The Centers for Disease Control and Prevention (CDC) estimates that intoxicated drivers are responsible for roughly one-third of all traffic fatalities in the United States. In 2014, the CDC published a sobering report regarding the rising number of alcohol-related collisions in California. Their research confirmed that intoxicated motorists were responsible for over 10,000 fatalities in the years spanning 2003-2012.
After reviewing this report, a few state lawmakers began working with various safety organizations to develop a law that could counter this alarming statistic.
The Purpose of “Liam’s Law”
Last month, Assemblymembers Autumn R. Burke (D-Inglewood) and Heath Flora (R-Ripon) introduced Assembly Bill 1713 to the California State Assembly. If approved, this bill will reduce the legal blood alcohol concentration (BAC) limit to 0.05% for all non-commercial drivers in California.
Assembly Bill 1713 is also commonly known as “Liam’s Law,” in honor of a 15-month-old infant who was struck and killed by an intoxicated hit-and-run driver in 2016. Assemblywoman Burke was inspired to co-author this bill after having a series of conversations with Liam’s parents, Marcus Kowal and Mishel Eder, who are strong proponents of lowering the state’s BAC limit.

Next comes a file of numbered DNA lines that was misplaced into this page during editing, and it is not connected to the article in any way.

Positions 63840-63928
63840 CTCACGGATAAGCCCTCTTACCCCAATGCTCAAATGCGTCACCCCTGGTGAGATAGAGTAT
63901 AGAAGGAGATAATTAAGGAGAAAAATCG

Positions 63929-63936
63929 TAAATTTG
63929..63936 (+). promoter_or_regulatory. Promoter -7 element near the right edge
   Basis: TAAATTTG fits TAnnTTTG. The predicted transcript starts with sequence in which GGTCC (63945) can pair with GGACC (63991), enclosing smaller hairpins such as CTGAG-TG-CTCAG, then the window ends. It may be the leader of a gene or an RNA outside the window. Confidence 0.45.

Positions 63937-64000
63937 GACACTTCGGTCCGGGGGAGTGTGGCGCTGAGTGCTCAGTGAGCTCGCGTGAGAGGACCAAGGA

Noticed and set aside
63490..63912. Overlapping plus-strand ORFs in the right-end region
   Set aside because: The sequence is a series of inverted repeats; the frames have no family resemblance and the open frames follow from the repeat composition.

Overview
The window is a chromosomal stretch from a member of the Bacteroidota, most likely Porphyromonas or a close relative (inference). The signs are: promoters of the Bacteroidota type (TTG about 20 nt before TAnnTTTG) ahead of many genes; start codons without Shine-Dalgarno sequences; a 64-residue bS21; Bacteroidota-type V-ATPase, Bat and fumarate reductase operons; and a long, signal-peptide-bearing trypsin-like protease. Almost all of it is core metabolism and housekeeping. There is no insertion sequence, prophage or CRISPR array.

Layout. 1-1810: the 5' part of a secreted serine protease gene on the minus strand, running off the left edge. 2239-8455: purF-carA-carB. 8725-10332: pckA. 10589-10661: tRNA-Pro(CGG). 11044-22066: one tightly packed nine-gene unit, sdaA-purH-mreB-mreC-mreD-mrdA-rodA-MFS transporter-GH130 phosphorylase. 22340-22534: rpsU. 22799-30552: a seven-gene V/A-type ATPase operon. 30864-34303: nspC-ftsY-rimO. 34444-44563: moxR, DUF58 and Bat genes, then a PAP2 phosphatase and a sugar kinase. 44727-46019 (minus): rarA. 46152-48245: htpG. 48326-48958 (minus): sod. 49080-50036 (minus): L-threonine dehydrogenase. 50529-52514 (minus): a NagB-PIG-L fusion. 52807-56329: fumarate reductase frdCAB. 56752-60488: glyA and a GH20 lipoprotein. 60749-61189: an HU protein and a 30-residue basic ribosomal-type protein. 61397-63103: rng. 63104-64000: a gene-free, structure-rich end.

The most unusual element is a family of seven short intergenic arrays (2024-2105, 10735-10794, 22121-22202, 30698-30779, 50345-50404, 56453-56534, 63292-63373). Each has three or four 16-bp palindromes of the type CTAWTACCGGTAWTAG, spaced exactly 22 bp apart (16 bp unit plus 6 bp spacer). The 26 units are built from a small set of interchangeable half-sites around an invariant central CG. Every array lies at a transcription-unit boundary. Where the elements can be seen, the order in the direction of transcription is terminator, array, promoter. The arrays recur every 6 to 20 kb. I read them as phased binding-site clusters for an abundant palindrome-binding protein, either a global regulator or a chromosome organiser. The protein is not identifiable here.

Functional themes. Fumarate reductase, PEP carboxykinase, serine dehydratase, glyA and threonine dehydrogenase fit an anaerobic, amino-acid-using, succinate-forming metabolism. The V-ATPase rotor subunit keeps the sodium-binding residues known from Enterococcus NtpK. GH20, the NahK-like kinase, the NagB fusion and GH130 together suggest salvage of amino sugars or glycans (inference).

According to the National Highway Traffic Safety Administration (NHTSA), impairment begins long before a person’s BAC level reaches 0.08%, the current legal limit in California. In fact, the agency claims that a 200-pound man is considered intoxicated after two drinks, while a 160-pound woman is equally impaired after one drink. For this reason, the NHTSA is aggressively advocating on behalf of Assembly Bill 1713.
If Assembly Bill 1713 becomes law, California will officially have one of the strictest DUI laws in the nation. At present, Utah is the only other state has adopted a 0.05% BAC standard, and to generally favorable results. Senator Jeremy Hill, one of the bill’s other co-authors, explains that Assembly Bill 1713 “will save lives. One hundred countries have 0.05% BAC laws and it’s recommended by the National Transportation Safety Board because it will reduce the 1,000 DUI deaths and 20,000 injuries each year in California.”
However, this bill isn’t without its detractors. A 0.05% BAC limit puts a serious damper on social drinking and happy hour. Plus, many criminal defense Attorney are concerned that amending the Vehicle Code may lead to more innocent people being convicted of DUI offenses because field sobriety tests are so unreliable. The bill’s opponents are currently hanging their hats on the fact that California is notoriously reluctant to pass any new laws that could put more people behind bars.
Protect Your Driving Privileges Today
If you have been arrested for driving under the influence in California, contact the Riverside County DUI lawyers at Hanson, Gorian, Bradford & Hanich today. Our trial-tested legal team is armed with a comprehensive understanding of California’s ever-evolving DUI laws. By investigating your case and researching your arrest, our Attorney can develop a practical yet effective litigation strategy that aims to secure a case dismissal, charge reduction, or acquittal.